On Tue, Feb 3, 2009 at 9:27 PM, Simon Riggs <simon(at)2ndquadrant(dot)com> wrote:
> On Mon, 2009-02-02 at 22:48 +0000, Gregory Stark wrote:
>> Christopher Browne <cbbrowne(at)gmail(dot)com> writes:
>> > - Managing jobs (e.g. - "pgcron")
>> A number of people have mentioned a job scheduler. I think a job scheduler
>> entirely inside Postgres would be a terrible idea.
> You probably should explain why you think that rather than just rule it
> out, though I don't think we should be editing what people ask for.
Sorry, I was even the one who said this should be an open invitation to gripe.
The point I was making is that the original proposal could be
interpreted to mean two different things. One of which I think is an
actively bad idea and one of which I think is actually a good idea. I
also didn't mean to imply Christopher meant one or the other -- sorry.
> We already have autovacuum, which runs VACUUM and ANALYZE to a set
> schedule. We could have kept that outside core, but didn't.
> It's not too big a stretch to imagine we could redesign autovacuum as a
> GP scheduler, with autovacuum as just one/two regular scheduled jobs.
Except autovacuum *isn't* a regularly scheduled job and doesn't run
vacuum and analyze on a set schedule. It runs them on a highly dynamic
schedule based on observations of activity in the database. It also
has privileged access to the database, reading from all databases and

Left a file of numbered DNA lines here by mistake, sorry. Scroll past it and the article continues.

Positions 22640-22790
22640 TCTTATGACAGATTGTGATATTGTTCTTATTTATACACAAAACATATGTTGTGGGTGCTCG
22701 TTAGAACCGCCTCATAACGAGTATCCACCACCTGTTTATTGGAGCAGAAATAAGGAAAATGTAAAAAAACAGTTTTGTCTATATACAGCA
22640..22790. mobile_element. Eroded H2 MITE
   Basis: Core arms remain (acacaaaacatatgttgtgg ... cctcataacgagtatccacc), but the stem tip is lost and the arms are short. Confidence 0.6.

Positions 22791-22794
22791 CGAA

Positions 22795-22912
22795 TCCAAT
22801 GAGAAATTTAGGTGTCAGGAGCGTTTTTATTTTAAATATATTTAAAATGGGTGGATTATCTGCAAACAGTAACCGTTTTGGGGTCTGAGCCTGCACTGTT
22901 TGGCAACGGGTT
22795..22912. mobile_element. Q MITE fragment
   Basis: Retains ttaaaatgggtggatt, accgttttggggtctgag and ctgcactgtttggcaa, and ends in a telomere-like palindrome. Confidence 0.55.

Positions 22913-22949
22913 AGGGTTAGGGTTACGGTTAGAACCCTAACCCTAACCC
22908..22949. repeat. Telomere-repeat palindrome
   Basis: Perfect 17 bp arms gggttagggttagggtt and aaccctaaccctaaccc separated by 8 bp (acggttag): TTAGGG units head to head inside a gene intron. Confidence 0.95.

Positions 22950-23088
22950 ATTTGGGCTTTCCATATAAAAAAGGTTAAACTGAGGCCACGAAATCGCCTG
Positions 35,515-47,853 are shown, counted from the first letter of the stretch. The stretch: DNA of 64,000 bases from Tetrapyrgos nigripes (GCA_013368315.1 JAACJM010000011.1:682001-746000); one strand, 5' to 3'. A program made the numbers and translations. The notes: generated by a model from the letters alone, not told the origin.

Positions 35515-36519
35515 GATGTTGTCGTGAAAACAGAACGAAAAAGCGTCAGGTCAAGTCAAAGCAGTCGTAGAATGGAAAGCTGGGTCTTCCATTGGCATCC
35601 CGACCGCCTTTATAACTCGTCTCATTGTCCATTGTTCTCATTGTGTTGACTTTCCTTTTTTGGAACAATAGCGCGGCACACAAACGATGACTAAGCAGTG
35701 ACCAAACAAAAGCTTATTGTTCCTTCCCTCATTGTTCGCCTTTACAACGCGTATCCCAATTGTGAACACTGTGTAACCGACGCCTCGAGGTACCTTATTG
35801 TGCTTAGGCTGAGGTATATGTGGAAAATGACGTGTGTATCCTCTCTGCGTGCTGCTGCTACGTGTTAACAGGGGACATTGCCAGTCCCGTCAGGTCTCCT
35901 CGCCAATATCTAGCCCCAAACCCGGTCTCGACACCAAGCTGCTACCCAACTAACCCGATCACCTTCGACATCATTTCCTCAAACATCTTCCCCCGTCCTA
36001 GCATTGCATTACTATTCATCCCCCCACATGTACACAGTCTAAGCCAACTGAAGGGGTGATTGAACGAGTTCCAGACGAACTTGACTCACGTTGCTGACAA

receiving signals when various events occur. You cannot implement
autovacuum's current behaviour in cron no matter how clever you make
A client reimplementing cron using the database as a backend would be
a nice database-driven tool, not just for DBAs but for anyone needing
a more flexible cron demon. It wouldn't even have to be
Postgres-specific, any SQL database would surely be sufficient for the
job. If I were writing it I would start in Perl but I hear the kids
these days are all doing Python or Ruby or something.
My only point was that this would be very different from Oracle-style
job scheduler implemented *inside* the database using
database-specific code and requiring database-specific code to
interact with the outside world. That's just reimplementing the whole
world using the database as a weird operating system which is someone
As I said, I don't know which Christopher was thinking of, apparently
not the latter based on his subsequent response. But in case anyone
else was or simply hadn't realized there were two different
conceptions of this I wanted to draw the distinction.
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